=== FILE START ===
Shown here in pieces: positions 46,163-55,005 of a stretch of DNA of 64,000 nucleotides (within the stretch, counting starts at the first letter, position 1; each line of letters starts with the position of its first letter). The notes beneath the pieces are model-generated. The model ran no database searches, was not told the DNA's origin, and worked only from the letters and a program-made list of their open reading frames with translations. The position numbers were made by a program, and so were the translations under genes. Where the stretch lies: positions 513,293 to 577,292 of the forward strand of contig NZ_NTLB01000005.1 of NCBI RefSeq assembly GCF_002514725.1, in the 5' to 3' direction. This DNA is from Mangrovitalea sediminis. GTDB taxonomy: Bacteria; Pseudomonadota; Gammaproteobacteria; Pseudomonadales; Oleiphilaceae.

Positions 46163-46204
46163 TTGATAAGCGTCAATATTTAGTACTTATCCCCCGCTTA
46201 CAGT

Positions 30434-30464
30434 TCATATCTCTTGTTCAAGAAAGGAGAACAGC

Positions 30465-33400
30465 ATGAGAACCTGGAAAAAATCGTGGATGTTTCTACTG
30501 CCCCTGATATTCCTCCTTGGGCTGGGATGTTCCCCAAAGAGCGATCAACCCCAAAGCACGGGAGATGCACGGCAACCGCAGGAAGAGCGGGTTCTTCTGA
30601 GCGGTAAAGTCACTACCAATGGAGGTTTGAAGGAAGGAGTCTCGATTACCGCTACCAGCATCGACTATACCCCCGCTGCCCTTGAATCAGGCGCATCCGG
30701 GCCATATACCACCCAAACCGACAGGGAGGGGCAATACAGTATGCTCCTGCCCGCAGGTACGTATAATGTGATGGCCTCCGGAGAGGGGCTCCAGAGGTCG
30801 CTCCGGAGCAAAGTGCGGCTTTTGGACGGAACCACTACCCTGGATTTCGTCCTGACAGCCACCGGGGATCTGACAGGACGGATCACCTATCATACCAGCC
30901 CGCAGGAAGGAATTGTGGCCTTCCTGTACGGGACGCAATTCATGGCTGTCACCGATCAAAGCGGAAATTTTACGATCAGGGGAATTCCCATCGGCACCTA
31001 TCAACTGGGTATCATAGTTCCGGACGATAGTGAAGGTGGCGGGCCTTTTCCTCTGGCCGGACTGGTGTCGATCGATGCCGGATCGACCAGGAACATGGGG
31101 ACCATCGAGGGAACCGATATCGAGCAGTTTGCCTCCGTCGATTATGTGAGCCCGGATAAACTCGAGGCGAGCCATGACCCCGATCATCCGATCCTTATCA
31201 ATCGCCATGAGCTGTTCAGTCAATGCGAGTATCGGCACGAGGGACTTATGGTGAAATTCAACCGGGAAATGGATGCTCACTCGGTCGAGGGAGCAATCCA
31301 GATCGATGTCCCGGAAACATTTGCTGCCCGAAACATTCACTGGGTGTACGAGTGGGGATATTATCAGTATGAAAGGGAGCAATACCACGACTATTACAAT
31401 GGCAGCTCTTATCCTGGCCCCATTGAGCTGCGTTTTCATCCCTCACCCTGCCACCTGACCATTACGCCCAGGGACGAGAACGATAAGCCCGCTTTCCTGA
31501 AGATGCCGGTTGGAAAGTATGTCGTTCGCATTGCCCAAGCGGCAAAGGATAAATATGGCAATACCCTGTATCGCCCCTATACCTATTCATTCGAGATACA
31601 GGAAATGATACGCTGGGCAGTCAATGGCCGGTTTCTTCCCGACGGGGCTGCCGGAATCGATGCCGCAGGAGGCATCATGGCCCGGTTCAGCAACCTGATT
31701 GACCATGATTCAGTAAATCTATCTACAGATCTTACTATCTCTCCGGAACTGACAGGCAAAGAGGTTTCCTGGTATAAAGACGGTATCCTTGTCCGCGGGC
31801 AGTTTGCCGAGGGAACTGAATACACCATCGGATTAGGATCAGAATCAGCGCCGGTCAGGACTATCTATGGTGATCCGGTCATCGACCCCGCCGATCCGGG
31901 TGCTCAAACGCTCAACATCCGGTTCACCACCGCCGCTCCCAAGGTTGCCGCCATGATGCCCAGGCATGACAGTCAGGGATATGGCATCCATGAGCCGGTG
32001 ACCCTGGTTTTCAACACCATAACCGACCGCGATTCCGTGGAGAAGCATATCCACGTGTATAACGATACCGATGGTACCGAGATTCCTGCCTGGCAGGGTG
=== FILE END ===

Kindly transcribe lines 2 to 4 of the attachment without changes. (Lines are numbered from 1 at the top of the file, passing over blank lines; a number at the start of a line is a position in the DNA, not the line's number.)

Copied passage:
Positions 46163-46204
46163 TTGATAAGCGTCAATATTTAGTACTTATCCCCCGCTTA
46201 CAGT